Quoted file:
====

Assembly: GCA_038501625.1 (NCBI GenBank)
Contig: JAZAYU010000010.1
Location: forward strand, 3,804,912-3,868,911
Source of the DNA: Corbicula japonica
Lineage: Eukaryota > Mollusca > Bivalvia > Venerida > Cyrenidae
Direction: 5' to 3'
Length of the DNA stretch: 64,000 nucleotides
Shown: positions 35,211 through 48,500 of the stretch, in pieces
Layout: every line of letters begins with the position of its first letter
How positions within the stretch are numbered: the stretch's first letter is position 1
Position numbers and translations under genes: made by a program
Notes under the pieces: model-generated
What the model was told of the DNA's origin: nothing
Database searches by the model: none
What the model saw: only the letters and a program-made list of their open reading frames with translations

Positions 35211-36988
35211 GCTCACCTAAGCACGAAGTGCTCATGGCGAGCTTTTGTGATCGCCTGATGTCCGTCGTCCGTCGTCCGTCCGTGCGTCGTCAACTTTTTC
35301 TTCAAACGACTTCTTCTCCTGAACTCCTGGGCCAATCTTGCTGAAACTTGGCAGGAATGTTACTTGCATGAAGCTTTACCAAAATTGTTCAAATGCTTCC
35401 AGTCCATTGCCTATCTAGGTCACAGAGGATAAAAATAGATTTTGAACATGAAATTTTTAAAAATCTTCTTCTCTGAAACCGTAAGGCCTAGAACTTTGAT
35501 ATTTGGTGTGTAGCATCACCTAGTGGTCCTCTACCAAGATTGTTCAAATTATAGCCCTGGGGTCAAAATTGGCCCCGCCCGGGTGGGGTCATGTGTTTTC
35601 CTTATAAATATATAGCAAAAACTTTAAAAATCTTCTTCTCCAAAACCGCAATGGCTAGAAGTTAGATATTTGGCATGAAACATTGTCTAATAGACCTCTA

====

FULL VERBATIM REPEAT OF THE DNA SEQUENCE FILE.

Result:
Assembly: GCA_038501625.1 (NCBI GenBank)
Contig: JAZAYU010000010.1
Location: forward strand, 3,804,912-3,868,911
Source of the DNA: Corbicula japonica
Lineage: Eukaryota > Mollusca > Bivalvia > Venerida > Cyrenidae
Direction: 5' to 3'
Length of the DNA stretch: 64,000 nucleotides
Shown: positions 35,211 through 48,500 of the stretch, in pieces
Layout: every line of letters begins with the position of its first letter
How positions within the stretch are numbered: the stretch's first letter is position 1
Position numbers and translations under genes: made by a program
Notes under the pieces: model-generated
What the model was told of the DNA's origin: nothing
Database searches by the model: none
What the model saw: only the letters and a program-made list of their open reading frames with translations

Positions 35211-36988
35211 GCTCACCTAAGCACGAAGTGCTCATGGCGAGCTTTTGTGATCGCCTGATGTCCGTCGTCCGTCGTCCGTCCGTGCGTCGTCAACTTTTTC
35301 TTCAAACGACTTCTTCTCCTGAACTCCTGGGCCAATCTTGCTGAAACTTGGCAGGAATGTTACTTGCATGAAGCTTTACCAAAATTGTTCAAATGCTTCC
35401 AGTCCATTGCCTATCTAGGTCACAGAGGATAAAAATAGATTTTGAACATGAAATTTTTAAAAATCTTCTTCTCTGAAACCGTAAGGCCTAGAACTTTGAT
35501 ATTTGGTGTGTAGCATCACCTAGTGGTCCTCTACCAAGATTGTTCAAATTATAGCCCTGGGGTCAAAATTGGCCCCGCCCGGGTGGGGTCATGTGTTTTC
35601 CTTATAAATATATAGCAAAAACTTTAAAAATCTTCTTCTCCAAAACCGCAATGGCTAGAAGTTAGATATTTGGCATGAAACATTGTCTAATAGACCTCTA